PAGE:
Skanda's Childhood

The boy's lilas displayed his enormous power and valour. Once he even killed all devas including Indra in jest. At the intervention of Brihaspati they were brought back to life. Skanda graced the Devas by showing his stunning Viswarupa. Indra then explained the torture the Devas were experiencing at the hands of Surapadma and the other daityas. The demon once cut the hands and feet of devas, but found to his utter dismay that they grew again because of the Amruta they had imbibed. He even defeated Vishnu in a battle. Indra prayed to Skanda to take over the leadership of devas and guide them as Indra. Skanda asked Indra to continue in his position and offered to lead the devas' army to victory as their general. He was anointed as Devasenapati. He subdued a goat that emerged during a yagna from out of the sacrificial animal and terrified the whole world by its growing size and strength. The goat became his first vehicle, vahana.
Valli Teyvani Samedha Murugan
Valli Teyvani Samedha Murugan
Valli Murugan
Valli Murugan

On another occasion, Skanda questioned Brahma on the meaning of Omkara, when the latter ignored him as a boy. Brahma replied, "I am indeed the meaning of Omkara." Skanda hit the arrogant Brahma on the head with his fist and jailed him in Skandagiri. He started performing with ease the creative function of Brahma. This unnatural occurrence led to Siva intervening personally. He went to Skandagiri and asked Skanda to release Brahma. During the discussion, Siva casually asked Skanda if he knew the meaning of Pranava. Skanda offered to explain the esoteric meaning provided Siva requested deferentially like a disciple. Siva accepted and Skanda did his part like a Guru. He thus became Swaminatha. The temple of Swaminatha at Swamimalai in Tamil Nadu is one of the six most important shrines dedicated to Skanda. An overjoyed Siva returned to Kailasa and explained to Parvati the various names of Skanda together with their import. The names mentioned in the Purana in this context include Skanda, Subrahmanya, Shanmukha, Karttikeya, Senani, Mahasena, Guha, Gangeya and Saravanabhava. Skanda is explained to mean a great warrior who can vanquish the entire world with his valour.

Battles with Asuras

Siva acceded to the repeated prayers of the devas and asked Skanda to proceed for war with the daityas. He blessed him and handed him Ekadasa Rudras as eleven weapons in his eleven hands. Parvati gave in his twelfth hand the powerful ‘Shakti' weapon (known as ‘Vel' in Tamil). The first battle Skanda waged was in the north of the country with Tarakasura. His ‘Shakti' weapon finally destroyed Tarakasura along with his lieutenant Krauncha, who had taken the form of a mountain and their large army. Offering worship at various Siva temples en route, Skanda marched southwards and reached Tiruchendur on the sea-shore near Rameswaram. He sent his brother Virabahu to Viramahendrapuram, the capital of the demon Surapadma, an island to the south of Lanka. Virabahu, the messenger of peace, who was not offered a seat in the royal court, saw a throne materialise in front of Surapadma by the grace of Skanda. On peace overtures not yielding positive results, Skanda started on the great battle. Surapadma rejected the advice of his brother Simhamukha to accept peace with Skanda, release the incarcerated Devas and return the kingdom of Swarga to them. He was sure that as he had vanquished even Vishnu in battle, the small boy was no match in valour and power to him. This is similar to Ravana not listening to his powerful brother Kumbhakarna.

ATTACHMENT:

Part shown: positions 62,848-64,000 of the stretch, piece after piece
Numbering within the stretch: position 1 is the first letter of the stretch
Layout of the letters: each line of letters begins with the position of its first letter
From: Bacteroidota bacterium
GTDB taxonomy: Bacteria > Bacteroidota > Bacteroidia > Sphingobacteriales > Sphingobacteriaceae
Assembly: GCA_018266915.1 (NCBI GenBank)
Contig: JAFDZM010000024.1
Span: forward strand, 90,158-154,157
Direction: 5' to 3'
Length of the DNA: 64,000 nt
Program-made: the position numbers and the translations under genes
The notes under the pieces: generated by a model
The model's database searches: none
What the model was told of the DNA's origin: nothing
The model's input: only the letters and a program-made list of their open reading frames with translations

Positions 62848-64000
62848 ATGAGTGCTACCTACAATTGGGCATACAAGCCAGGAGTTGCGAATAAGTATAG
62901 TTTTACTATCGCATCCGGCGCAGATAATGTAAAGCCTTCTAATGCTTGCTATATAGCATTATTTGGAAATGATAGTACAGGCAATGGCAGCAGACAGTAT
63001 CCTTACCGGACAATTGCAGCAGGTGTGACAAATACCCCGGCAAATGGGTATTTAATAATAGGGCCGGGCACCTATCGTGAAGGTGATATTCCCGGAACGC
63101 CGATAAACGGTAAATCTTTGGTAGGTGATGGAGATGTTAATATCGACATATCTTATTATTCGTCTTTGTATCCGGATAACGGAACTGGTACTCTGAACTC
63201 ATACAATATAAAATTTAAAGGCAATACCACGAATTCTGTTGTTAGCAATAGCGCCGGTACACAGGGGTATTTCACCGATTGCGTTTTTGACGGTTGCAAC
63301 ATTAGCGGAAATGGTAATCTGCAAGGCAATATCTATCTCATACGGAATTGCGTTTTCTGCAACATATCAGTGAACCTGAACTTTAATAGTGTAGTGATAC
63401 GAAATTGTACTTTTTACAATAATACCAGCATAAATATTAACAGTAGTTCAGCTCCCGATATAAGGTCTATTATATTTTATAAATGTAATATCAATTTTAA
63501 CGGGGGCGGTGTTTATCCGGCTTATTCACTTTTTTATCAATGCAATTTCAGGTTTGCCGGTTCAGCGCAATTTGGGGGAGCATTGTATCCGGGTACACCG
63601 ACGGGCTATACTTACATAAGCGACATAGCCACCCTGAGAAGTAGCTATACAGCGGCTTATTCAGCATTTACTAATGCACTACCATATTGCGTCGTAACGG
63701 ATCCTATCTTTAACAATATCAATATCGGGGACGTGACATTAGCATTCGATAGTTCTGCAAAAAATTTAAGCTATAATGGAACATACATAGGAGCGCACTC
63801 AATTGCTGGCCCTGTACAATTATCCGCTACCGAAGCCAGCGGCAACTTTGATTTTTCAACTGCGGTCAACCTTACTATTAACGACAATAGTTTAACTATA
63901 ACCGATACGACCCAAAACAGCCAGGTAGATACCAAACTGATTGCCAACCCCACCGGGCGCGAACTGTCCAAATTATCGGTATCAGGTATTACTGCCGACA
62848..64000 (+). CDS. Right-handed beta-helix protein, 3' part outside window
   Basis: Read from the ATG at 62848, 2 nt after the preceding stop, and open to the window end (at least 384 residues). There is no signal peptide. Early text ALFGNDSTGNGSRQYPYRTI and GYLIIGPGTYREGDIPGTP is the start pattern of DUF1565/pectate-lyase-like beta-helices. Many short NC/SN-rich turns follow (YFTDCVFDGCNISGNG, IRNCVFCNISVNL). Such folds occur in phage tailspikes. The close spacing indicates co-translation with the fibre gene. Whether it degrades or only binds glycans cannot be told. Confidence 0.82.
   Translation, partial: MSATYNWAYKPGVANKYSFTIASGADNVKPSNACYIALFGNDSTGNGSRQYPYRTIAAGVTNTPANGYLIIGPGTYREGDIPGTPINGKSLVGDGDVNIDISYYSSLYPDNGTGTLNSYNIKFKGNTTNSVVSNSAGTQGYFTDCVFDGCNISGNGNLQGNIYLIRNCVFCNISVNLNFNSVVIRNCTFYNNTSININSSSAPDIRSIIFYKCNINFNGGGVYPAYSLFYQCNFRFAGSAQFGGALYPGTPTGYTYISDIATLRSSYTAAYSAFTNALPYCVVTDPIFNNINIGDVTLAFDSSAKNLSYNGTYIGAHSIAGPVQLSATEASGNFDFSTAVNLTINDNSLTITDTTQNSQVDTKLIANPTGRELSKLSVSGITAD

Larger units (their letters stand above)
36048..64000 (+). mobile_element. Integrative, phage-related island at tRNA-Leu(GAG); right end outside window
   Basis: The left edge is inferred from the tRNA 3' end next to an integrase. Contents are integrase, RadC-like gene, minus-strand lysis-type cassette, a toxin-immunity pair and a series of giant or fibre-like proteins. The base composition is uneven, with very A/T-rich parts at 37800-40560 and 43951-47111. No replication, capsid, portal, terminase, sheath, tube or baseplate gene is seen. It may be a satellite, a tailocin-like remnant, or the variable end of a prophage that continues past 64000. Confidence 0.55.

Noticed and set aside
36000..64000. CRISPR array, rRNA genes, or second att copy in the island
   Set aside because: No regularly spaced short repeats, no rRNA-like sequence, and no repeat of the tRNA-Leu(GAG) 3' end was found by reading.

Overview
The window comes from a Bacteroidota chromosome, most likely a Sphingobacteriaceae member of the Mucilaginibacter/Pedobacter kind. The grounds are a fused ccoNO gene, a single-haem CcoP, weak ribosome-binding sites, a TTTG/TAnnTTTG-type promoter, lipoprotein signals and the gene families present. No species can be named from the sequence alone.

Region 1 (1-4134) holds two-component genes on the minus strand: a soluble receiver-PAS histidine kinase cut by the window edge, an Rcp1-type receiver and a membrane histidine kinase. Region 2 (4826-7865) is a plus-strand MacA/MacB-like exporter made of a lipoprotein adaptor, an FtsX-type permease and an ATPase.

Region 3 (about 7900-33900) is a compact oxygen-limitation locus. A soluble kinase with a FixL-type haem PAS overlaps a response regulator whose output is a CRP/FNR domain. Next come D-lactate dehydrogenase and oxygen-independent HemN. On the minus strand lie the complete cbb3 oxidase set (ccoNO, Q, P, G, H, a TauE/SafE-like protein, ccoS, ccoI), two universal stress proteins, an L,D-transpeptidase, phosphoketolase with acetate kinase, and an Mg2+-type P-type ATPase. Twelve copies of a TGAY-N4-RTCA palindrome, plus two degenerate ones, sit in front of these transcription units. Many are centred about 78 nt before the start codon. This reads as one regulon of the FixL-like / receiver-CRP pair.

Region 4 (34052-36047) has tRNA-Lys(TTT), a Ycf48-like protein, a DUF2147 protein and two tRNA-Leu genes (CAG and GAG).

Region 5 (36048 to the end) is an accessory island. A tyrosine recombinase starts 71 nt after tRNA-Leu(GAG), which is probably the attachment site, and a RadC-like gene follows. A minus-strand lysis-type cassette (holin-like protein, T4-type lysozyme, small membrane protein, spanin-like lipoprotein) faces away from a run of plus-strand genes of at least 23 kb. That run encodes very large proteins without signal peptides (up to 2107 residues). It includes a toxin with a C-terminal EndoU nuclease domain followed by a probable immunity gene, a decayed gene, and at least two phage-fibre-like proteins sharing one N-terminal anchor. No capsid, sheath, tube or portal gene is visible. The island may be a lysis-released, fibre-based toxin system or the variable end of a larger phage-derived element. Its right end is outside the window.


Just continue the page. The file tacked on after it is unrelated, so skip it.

The great battle with Surapadma lasted six days. During the second day, Surapadma lost all his weapons, chariot and charioteer and stood all alone in the battlefield. Skanda spared his life and permitted him to return the next day with due preparations, like Rama did with Ravana. In the first five days of the battle, all great warriors including Simhamukha and the two sons of Surapadma, Agnimukha and Bhanukopa perished.

On the sixth day, a great army of asuras from all Brahmandas descended on the battlefield. The devas became very insecure. Vishnu repeatedly assured them, "This six-faced Skanda is none other than Siva, who carries out the five great tasks of creation, protection, annihilation, concealment and grace. Where is the difficulty for him in killing these ordinary Asuras?"

The fierce battle was fought in various Brahmandas. Skanda destroyed all of Surapadma's army and brought his own entire army back to life. The lonely Surapadma was advised by his mother Maya to get the Sudhamandara hill from across the ocean. Once the hill was brought, by the very contact of its breeze, all the dead warriors including Simhamukha, Agnimukha and Bhanukopa came back to life as if from sleep. The battle fought fiercely for five days came to nought. The devas were nonplussed. Skanda then used Pasupatastra and destroyed all the warriors in one stroke. Surapadma adopted different forms through his great powers of maya – forms of Brahma, Vishnu, Rudra, Asura, terrible animals like bull and lion, birds like chakravaka, wind, fire, darkness, ocean. Skanda extinguished all those forms. He then graced devas by showing his own Viswarupa, which included devas, Vedas, asuras, humans etc. Brahmandas were seen hanging at the ends of hairs on his body. Surapadma, who also had this unique darshan, temporarily developed intense devotion towards Skanda, the son of Siva at that time.